(Originally Published in Intercultural Management Quarterly, Spring 2001 Edition - A quarterly publication produced by the Intercultural Management Quarterly and the Intercultural Management Institute, School of International Service at American University)

A Strategic Role for International Human Resource Professionals

by Tsila Zalcman, Ph.D.
With the rapid pace of globalization and the phenomenal expansion in the number of expatriates worldwide, international human resource (IHR) professionals are facing unprecedented challenges. They need to assist their organizations in selecting and preparing employees for international assignments, facilitate their relocation, provide them with ongoing support and repatriate them effectively at the end of their assignments. IHR professionals must accomplish all of this in a climate of cost containment, dire shortage of talent, and fierce competition for qualified employees.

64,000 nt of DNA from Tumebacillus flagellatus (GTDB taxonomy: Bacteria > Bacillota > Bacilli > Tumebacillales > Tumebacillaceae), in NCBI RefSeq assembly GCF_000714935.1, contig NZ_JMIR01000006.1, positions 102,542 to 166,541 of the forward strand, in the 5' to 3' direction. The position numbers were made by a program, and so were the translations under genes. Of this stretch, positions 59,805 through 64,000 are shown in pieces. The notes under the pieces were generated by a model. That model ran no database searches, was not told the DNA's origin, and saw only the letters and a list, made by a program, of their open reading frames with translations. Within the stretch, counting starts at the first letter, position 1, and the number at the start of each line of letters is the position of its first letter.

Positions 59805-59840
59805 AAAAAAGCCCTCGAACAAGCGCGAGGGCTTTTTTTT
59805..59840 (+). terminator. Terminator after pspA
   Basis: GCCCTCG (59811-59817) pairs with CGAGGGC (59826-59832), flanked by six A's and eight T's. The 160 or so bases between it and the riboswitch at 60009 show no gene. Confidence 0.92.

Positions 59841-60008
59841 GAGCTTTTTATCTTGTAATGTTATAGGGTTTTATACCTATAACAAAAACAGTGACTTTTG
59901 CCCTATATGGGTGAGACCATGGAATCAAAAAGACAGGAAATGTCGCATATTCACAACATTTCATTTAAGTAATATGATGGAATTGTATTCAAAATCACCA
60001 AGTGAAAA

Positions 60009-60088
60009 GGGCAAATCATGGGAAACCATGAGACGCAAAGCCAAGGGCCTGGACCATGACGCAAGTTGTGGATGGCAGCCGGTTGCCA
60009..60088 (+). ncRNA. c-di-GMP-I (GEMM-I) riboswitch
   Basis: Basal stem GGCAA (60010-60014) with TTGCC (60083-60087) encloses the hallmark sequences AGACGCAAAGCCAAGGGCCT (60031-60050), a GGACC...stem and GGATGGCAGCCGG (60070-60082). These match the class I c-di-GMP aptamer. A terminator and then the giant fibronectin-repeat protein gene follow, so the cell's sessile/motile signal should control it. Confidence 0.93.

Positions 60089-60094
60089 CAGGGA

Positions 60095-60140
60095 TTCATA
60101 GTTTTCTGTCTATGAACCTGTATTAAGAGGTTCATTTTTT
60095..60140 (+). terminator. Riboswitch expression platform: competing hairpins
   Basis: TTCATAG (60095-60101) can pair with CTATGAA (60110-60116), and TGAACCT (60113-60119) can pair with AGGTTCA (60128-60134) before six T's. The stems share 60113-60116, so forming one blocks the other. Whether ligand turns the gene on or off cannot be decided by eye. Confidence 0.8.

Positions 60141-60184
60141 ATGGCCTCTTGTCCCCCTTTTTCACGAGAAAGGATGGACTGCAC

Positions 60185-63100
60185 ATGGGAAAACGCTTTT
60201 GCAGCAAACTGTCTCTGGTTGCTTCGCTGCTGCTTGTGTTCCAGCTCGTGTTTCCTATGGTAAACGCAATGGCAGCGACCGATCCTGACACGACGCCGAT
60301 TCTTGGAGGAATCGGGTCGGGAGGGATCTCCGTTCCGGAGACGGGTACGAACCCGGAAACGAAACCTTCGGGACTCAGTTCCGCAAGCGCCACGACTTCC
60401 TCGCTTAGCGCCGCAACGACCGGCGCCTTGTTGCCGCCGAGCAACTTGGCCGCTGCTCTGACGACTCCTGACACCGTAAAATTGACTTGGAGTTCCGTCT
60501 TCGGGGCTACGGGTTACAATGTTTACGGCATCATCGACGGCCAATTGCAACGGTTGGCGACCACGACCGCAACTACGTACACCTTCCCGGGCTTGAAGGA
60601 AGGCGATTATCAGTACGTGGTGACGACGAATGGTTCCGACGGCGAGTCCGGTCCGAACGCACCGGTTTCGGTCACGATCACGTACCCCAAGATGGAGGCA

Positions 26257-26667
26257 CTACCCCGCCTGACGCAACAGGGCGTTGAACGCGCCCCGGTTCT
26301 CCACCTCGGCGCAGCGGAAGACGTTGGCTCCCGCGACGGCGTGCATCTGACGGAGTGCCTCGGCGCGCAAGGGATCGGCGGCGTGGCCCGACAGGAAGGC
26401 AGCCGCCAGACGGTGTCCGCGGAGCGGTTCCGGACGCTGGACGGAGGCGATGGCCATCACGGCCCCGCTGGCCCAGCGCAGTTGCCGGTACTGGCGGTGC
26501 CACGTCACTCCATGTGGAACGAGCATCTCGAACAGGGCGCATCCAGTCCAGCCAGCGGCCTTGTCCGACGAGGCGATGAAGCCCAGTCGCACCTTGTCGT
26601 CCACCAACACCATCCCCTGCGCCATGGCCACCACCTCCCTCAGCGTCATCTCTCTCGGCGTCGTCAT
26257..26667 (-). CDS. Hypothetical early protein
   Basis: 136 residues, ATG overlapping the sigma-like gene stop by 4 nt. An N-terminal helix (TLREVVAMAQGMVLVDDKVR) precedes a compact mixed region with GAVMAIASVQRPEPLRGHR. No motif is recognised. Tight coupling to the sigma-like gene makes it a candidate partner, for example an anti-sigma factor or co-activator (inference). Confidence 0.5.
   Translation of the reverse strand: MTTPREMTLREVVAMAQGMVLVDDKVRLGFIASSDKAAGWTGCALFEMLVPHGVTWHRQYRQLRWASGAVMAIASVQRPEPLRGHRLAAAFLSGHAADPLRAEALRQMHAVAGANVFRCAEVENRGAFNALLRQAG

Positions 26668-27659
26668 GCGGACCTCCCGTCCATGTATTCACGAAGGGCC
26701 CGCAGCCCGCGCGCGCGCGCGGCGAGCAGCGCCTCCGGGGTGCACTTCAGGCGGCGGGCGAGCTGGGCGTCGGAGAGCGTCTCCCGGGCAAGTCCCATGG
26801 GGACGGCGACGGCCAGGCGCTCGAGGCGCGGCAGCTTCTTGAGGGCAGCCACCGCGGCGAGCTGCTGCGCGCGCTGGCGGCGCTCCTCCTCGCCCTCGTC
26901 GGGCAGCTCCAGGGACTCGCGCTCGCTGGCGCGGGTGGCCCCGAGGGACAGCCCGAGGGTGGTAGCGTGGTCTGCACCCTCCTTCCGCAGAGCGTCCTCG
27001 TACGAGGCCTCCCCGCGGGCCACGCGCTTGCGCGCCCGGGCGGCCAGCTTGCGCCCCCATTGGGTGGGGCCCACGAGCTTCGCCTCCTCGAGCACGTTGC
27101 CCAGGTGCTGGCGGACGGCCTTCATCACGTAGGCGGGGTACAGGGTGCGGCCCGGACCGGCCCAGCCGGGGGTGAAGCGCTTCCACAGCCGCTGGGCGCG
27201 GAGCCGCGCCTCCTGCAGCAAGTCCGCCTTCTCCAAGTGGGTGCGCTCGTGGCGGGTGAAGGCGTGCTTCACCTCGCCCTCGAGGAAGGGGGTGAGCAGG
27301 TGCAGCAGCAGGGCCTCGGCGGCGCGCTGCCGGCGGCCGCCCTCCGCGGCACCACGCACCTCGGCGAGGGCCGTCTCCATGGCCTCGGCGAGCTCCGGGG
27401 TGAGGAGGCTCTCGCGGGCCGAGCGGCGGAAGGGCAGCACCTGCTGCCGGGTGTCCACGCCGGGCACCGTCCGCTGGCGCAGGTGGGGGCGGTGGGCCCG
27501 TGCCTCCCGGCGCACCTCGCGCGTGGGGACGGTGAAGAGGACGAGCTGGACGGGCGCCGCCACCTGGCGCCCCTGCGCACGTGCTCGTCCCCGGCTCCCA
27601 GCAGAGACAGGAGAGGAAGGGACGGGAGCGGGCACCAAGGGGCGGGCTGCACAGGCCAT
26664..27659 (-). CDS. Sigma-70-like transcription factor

Currently, the primary goal of IHR professionals is to facilitate and expedite the relocation of employees and to ensure ongoing support throughout their assignment period. As the global marketplace continues to expand, IHR must shift its role form these immediate needs to a more strategic, long-term focus. IHR should play a proactive role in helping their organizations set global deployment strategies and assist in maintaining and nurturing a pool of valuable global employees.

To fulfill this strategic mandate, IHR professionals should be prepared to deal with deployment challenges and the conditions that impede assignment success. They must therefore establish an ongoing dialog with expatriates. This will allow them to develop an awareness and knowledge about expatriates' experiences, needs and concerns. The lack of feedback may create a disparity between IHR's perceptions of required services and the true needs of expatriates. This disparity may not only result in a loss of productivity, but ultimately in costly mistakes and assignment failure.